In his last book, Neil Shubin delved into the amazing connections between human anatomy—our hands, our jaws—and the structures in the fish that first took over land 375 million years ago. Now, with his trademark clarity and exuberance, he takes an even more expansive approach to the question of why we are the way we are. Starting once again with fossils, Shubin turns his gaze skyward. He shows how the entirety of the universe's 14-billion-year history can be seen in our bodies. From our very molecular composition (a result of stellar events at the origin of our solar system), he makes clear, through the working of our eyes, how the evolution of the cosmos has had profound effects on the development of human life on earth.
From the Hardcover edition.
FINANCIAL TIMES (LONDON)
World renowned scientist Carl Sagan and acclaimed author Ann Druyan have written a ROOTS for the human species, a lucid and riveting account of how humans got to be the way we are. It shows with humor and drama that many of our key traits--self-awareness, technology, family ties, submission to authority, hatred for those a little different from ourselves, reason, and ethics--are rooted in the deep past, and illuminated by our kinship with other animals. Astonishing in its scope, brilliant in its insights, and an absolutely compelling read, SHADOWS OF FORGOTTEN ANCESTORS is a triumph of popular science.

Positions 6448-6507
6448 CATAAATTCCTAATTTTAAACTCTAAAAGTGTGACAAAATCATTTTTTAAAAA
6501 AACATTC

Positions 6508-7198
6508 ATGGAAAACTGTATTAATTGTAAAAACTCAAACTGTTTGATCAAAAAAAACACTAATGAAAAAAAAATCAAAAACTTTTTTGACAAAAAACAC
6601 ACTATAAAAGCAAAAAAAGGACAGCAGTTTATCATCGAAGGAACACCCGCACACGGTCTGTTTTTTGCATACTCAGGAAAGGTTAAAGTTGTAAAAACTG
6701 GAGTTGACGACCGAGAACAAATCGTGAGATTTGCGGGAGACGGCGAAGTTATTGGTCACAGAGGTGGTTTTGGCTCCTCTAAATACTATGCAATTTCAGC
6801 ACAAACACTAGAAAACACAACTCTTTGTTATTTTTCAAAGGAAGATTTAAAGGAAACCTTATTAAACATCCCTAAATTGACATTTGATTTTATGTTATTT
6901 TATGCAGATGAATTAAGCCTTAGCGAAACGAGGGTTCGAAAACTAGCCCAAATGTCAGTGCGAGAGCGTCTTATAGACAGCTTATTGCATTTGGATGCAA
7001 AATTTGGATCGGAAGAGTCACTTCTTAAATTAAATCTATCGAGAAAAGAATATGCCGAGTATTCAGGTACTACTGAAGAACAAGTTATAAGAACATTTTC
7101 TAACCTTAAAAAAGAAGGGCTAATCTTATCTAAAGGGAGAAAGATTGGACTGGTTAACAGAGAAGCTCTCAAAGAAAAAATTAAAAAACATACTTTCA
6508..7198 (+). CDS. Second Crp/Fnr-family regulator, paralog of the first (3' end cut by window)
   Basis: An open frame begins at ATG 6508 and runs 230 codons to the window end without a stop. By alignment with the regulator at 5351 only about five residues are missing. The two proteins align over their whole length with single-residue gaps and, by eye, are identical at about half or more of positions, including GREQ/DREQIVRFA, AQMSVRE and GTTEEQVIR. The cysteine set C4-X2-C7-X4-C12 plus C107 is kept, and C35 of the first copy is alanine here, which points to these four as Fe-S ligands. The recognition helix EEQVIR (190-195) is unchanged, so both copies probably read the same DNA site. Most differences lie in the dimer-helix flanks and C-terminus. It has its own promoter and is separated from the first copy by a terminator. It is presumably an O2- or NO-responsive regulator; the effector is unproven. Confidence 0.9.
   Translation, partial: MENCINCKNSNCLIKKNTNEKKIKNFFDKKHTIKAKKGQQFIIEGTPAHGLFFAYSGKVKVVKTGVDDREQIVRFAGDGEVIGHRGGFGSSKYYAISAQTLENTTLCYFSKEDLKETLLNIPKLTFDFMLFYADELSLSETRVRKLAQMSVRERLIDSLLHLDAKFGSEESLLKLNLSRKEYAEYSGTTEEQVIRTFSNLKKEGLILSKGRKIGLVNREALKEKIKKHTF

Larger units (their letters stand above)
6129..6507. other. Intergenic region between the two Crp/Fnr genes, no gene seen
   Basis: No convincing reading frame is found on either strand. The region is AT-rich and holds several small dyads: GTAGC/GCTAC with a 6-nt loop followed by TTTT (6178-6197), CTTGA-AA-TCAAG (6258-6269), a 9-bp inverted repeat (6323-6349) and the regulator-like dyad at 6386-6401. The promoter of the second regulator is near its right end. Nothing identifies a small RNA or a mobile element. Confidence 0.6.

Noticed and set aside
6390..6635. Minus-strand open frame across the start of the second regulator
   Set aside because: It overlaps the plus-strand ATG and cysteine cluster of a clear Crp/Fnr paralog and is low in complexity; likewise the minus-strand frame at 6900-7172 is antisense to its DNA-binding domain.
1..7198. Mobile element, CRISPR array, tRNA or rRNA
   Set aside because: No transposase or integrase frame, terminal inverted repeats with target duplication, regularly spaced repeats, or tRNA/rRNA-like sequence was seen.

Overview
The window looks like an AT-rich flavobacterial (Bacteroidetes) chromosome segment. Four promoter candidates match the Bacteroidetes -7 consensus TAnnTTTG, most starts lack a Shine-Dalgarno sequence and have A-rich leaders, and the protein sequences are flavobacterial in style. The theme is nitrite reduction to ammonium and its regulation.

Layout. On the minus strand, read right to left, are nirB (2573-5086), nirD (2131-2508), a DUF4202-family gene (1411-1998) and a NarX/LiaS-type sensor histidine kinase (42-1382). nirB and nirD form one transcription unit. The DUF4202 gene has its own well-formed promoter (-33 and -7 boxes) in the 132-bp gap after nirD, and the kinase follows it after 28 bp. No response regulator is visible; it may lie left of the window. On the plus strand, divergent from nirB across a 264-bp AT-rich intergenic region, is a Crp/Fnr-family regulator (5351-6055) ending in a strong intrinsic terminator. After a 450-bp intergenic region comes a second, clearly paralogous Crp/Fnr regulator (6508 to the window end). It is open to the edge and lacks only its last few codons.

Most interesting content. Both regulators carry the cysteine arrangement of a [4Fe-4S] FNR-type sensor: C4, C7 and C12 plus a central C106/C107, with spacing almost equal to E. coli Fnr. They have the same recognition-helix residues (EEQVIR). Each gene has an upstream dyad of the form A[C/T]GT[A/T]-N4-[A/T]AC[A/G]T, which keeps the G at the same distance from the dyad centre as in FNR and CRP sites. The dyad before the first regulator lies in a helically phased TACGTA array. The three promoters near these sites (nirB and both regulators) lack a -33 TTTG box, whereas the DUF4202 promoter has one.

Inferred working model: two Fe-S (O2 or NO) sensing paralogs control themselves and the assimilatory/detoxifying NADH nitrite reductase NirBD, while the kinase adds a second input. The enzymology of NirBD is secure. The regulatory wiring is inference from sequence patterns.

From the Trade Paperback edition.
In just the last few years, scientists have shown how the microscopic life within our bodies— particularly within our intestines—has an astonishing impact on our lives. Your health, mood, sleep patterns, eating preferences—even your likelihood of getting bitten by mosquitoes—can be traced in part to the tiny creatures that live on and inside of us.